On Thursday, President Donald Trump did something truly shocking: He told the truth.
When asked why he fired John Bolton, his former national security adviser, Trump said:
He made some very big mistakes. When he talked about the Libyan model for Kim Jong Un, that was not a good statement to make. You just take a look at what happened with Gaddafi.
Joe Cirincione, president of the Ploughshares Fund, said that Trump “is not ‘siding with Kim Jong Un’ when he points out, correctly, that Bolton’s surrender model of negotiations is a complete nonstarter for North Korea.” Trump’s statement has a deep significance, one that the Americans should consider carefully.
Back in 2018, Bolton told Fox News that the U.S. had “very much in mind the Libya model” for North Korea. Americans hear those words and think that it means another country gets rid of its nuclear weapons program in one fell swoop, and then, motivated by our love of peace, we shower them with benefits. When Libya agreed to surrender its rudimentary nuclear program in 2003, President George W. Bush promised that the nation would “regain a secure and respected place” in the world.
Foreign leaders listen to those words and hear something different. To them, “the Libya model” means that (1) Like Libya, they give up any nuclear weapons or the possibility of ever acquiring them; (2) the U.S. responds by attacking and overthrowing their government, like we did to Libya in 2011; (3) they, like Moammar Gaddafi, end up dead in a ditch. This could also be called the “Iraq model,” except that Saddam Hussein’s corpse did not spend any time in a ditch.
We know that this is how North Korea interpreted Bolton’s statement because it said so, over and over again. That was also the lesson North Korea took from the Libyan war at the time.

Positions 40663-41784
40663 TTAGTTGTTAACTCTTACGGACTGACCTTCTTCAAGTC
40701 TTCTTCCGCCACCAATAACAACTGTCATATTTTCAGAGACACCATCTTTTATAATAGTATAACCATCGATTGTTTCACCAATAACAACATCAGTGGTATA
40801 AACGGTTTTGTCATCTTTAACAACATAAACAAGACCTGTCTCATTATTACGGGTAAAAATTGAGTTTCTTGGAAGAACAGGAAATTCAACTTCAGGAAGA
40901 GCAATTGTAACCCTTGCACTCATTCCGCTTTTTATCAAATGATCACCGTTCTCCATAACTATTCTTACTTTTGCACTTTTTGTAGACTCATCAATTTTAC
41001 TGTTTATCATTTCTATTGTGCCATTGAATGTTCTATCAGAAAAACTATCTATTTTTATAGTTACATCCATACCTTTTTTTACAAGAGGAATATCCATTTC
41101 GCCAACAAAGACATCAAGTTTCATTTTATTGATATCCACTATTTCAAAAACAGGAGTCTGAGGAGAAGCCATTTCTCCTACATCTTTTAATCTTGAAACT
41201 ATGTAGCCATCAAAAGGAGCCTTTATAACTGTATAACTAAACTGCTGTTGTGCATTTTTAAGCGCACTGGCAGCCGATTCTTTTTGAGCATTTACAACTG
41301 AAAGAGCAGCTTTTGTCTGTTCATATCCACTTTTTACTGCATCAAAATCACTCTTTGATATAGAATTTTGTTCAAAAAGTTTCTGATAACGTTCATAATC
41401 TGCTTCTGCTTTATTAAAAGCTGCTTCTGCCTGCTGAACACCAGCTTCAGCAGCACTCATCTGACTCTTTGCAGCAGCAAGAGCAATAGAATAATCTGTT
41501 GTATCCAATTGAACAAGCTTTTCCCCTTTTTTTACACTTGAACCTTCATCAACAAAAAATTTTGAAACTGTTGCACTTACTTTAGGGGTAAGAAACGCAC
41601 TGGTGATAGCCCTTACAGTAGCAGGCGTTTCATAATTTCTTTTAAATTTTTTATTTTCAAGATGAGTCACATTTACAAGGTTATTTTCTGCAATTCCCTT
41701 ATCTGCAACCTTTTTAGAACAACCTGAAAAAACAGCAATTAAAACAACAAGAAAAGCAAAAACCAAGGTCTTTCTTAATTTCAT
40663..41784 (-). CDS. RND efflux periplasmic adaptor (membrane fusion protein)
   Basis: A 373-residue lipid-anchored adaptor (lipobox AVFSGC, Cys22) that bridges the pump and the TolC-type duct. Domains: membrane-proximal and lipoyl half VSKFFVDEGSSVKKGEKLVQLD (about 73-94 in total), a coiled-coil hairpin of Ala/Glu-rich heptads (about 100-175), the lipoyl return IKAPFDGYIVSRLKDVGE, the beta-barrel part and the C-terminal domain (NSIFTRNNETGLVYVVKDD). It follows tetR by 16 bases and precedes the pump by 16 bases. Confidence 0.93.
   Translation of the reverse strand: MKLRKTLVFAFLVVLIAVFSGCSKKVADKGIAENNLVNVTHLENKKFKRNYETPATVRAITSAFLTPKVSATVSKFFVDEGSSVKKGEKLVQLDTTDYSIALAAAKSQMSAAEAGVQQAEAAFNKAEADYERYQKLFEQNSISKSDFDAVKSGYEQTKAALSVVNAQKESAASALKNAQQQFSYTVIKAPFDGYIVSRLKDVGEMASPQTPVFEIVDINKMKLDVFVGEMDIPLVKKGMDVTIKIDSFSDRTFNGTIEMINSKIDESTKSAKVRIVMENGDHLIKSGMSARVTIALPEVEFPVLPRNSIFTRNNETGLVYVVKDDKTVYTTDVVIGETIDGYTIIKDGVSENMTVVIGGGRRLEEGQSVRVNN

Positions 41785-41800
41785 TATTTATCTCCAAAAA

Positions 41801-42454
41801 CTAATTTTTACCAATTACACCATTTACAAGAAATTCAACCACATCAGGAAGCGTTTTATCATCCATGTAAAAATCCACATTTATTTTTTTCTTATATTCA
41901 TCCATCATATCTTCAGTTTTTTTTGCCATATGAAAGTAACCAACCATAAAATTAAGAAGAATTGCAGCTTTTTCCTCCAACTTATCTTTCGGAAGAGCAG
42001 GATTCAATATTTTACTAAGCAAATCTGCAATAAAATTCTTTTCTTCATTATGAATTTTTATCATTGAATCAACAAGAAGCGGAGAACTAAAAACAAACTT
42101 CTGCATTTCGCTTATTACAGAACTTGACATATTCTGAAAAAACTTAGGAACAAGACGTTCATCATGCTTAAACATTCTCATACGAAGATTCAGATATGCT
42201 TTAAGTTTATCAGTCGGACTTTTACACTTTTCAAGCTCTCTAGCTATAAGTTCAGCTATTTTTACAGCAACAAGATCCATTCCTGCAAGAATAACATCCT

This is the context in which everything must be seen when the U.S. demands that other countries disavow nuclear weapons. We’ve explicitly demonstrated to foreign leaders via the Iraq and Libyan wars that disarmament isn’t the path to security but to their own personal doom. As one of Gaddafi’s sons said as the bombs fell, “We gave up our nukes and they screwed us.” It would have been unlikely under any circumstances that North Korea would give up its nuclear weapons, but with these object lessons in front of the country, it’s nearly impossible to imagine. The record of America’s bad-faith actions makes it all the more startling that Iran was willing to sign the Joint Comprehensive Plan of Action, which severely reduced its ability to produce the fissile material needed for nukes.
None of this is any secret. Even the Marine Corps University published a study concluding that the Libyan war would encourage other countries to keep or get nuclear weapons.
Yet it took Trump, the biggest liar to ever occupy the Oval Office, to acknowledge some of this reality. By contrast, Barack Obama himself proposed another kind of “Libya model” back in 2012, although for Iran, not Libya. Speaking of his desire to strike a nuclear deal with Tehran, he said:
The only way, historically, that a country has ultimately decided not to get nuclear weapons without constant military intervention has been when they themselves take [nuclear weapons] off the table. That’s what happened in Libya; that’s what happened in South Africa.
Obama did not reference the next part of the Libya story by adding, “And then, thanks to me, Gaddafi was sodomized with a bayonet.”
Interestingly, we now know that Obama was well aware that deposing Gaddafi could send a strong message to other countries that they should keep their nuclear programs, and decided to go ahead anyway. Samantha Power, who was serving on Obama’s National Security Council at the time, writes in a new memoir that during a meeting on Libya:
[Obama] heard the powerful argument that U.S. military action might ultimately hurt the cause of nuclear nonproliferation. … Other governments — like that in Iran — might see what happened to Libya and accelerate their pursuit of nuclear weapons as a deterrent. … It is possible that the NATO-Arab intervention in Libya affected the calculation of North Korea’s Kim Jong-un.
All in all, it’s a grim story for anyone worried about nuclear proliferation. We can’t roll back the clock and un-fight the Iraq and Libyan wars. But Americans can at least start by understanding that we’ve made it much more likely that other countries will decide that they must get nuclear weapons.